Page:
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Computational Modeling of Human Bicuspid Pulmonary Valve Dynamic Deformation in Patients with Tetralogy of Fallot

Caili Li1,§, Christopher Baird2, Jing Yao3, Chun Yang4, Liang Wang5, Han Yu5, Tal Geva6, Dalin Tang5,*,7,§

1 School of Mathematics, Southeast University, Nanjing, 210096, China.
2 Department of Cardiac Surgery, Boston Children's Hospital, Harvard Medical School, Boston, MA 02115, USA.
3 Department of Cardiology, First Affiliated Hospital of Nanjing Medical University, Nanjing 210029, China.
4 China Information Tech. Designing & Consulting Institute Co., Ltd., Beijing, 100048, China.
5 School of Biological Science & Medical Engineering, Southeast University, Nanjing, 210096, China.
6 Department of Cardiology, Boston Children's Hospital, Department of Pediatrics, Harvard Medical School, Boston, MA 02115, USA.
7 Mathematical Sciences Department, Worcester Polytechnic Institute, Worcester, MA 01609.
§ Li and Tang contributed equally to this paper. *Corresponding Author: Dalin Tang. Email:

Molecular & Cellular Biomechanics 2019, 16(Suppl.2), 59-59.


Pulmonary valve stenosis (PVS) is one common right ventricular outflow tract obstruction problem in patients with tetralogy of Fallot (TOF). Congenital bicuspid pulmonary valve (BPV) is a condition of valvular stenosis, and the occurrence of congenital BPV is often associated with TOF. Dynamic computational models of normal pulmonary root (PR) with tri-leaflet and PR with BPV in patients with TOF were developed to investigate the effect of geometric structure of BPV on valve stress and strain distributions. The pulmonary root geometry included valvular leaflets, sinuses, interleaflet triangles and annulus. Mechanical properties of pulmonary valve leaflet were obtained from biaxial testing of human PV leaflet, and characterized by an anisotropic Mooney-Rivlin model. The complete cardiac cycle was simulated to observe valve leaflet dynamic stress/strain behaviors. Our results indicated that stress/strain distribution patterns of normal tri-leaflet pulmonary valve (TPV) and the BPV were different on valve leaflets when the valve was fully open, but they were similar when valves were completely closed. When the valve was fully open, the BPV maximum stress value on the leaflets was 197.2 kPa, which was 94.3% higher than of the normal TPV value (101.5 kPa). During the valve was fully open, the stress distribution in the interleaflet triangles region of the PR was asymmetric in the BPV model compared with that in the TPV model. The geometric orifice area value in the completely opened position of BPV model was reduced 55.6 % from that of the normal PV. Our initial results demonstrated that valve geometrical variations with BPV may be a potential risk factor linked to occurrence of PVS in patients with TOF. Computational models could be a useful tool in identifying possible linkage between valve disease development and biomechanical factors. Large-scale clinical studies are needed to validate these preliminary findings.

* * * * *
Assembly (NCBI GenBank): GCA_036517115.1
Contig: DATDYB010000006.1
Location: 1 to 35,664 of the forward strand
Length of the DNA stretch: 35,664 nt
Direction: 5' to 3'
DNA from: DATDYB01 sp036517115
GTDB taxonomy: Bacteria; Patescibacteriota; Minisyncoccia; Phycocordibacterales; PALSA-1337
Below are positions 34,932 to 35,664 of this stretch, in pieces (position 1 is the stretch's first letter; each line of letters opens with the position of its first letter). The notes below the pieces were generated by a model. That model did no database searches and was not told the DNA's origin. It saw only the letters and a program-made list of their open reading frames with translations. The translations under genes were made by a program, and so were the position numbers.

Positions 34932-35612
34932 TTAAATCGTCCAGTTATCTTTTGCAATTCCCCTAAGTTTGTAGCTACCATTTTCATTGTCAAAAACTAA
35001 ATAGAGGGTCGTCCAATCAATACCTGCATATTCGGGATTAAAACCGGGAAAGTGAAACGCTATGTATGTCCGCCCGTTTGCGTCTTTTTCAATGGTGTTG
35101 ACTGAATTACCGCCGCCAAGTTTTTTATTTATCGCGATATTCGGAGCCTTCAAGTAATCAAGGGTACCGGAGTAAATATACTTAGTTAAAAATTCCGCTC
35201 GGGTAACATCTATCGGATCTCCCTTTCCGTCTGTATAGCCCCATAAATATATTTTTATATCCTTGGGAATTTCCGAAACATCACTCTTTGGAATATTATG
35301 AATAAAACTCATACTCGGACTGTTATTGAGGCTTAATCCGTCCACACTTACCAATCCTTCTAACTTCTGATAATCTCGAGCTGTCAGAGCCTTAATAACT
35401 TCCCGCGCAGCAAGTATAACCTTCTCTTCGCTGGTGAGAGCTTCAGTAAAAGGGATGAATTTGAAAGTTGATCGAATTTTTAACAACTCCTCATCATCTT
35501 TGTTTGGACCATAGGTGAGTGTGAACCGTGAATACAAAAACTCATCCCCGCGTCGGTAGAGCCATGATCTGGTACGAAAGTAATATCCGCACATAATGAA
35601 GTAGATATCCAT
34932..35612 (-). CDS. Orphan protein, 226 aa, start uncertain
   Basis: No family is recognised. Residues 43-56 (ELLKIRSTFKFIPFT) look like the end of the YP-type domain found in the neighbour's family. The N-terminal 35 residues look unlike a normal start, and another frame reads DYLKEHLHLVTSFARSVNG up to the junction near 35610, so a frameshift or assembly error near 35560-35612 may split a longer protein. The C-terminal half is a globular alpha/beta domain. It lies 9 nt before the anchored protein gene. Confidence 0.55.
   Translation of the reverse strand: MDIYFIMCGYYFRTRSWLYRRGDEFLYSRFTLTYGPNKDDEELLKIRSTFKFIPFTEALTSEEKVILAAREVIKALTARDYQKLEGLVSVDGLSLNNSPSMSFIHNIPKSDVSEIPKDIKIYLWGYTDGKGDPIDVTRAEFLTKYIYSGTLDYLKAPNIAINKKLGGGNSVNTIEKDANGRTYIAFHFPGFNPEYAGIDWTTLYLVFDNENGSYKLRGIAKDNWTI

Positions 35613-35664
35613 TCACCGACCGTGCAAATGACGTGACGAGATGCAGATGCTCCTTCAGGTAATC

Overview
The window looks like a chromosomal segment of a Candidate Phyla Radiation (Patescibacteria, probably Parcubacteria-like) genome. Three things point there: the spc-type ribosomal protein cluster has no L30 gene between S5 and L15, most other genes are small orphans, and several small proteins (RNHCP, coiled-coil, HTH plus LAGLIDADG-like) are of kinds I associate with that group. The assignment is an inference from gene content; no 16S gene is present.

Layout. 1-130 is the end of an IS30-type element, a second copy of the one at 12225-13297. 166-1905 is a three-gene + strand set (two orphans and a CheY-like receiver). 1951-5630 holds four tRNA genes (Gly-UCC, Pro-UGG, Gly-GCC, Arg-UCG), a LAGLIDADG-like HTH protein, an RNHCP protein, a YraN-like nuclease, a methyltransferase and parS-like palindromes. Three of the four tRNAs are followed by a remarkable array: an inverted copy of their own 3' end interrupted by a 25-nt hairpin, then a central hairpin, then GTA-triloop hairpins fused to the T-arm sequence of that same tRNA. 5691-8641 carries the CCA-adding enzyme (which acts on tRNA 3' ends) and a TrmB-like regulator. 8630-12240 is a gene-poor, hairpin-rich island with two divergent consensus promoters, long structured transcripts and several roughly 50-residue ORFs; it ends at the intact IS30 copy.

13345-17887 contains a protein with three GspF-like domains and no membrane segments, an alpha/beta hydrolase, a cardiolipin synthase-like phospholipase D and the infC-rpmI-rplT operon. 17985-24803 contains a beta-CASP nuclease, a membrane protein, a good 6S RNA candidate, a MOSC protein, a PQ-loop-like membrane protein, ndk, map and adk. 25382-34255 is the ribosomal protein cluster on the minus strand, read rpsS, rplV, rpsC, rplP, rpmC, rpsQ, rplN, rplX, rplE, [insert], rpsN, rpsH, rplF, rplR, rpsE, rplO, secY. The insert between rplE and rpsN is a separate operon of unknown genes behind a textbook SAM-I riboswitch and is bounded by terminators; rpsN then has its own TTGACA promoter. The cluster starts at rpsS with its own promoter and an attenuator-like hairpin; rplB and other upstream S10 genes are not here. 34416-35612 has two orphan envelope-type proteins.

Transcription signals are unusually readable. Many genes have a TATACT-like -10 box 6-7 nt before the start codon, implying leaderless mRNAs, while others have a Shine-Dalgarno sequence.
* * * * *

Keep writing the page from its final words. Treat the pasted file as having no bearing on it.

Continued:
Cite This Article

Li, C., Baird, C., Yao, J., Yang, C., Wang, L. et al. (2019). Computational Modeling of Human Bicuspid Pulmonary Valve Dynamic Deformation in Patients with Tetralogy of Fallot. Molecular & Cellular Biomechanics, 16(Suppl.2), 59–59.

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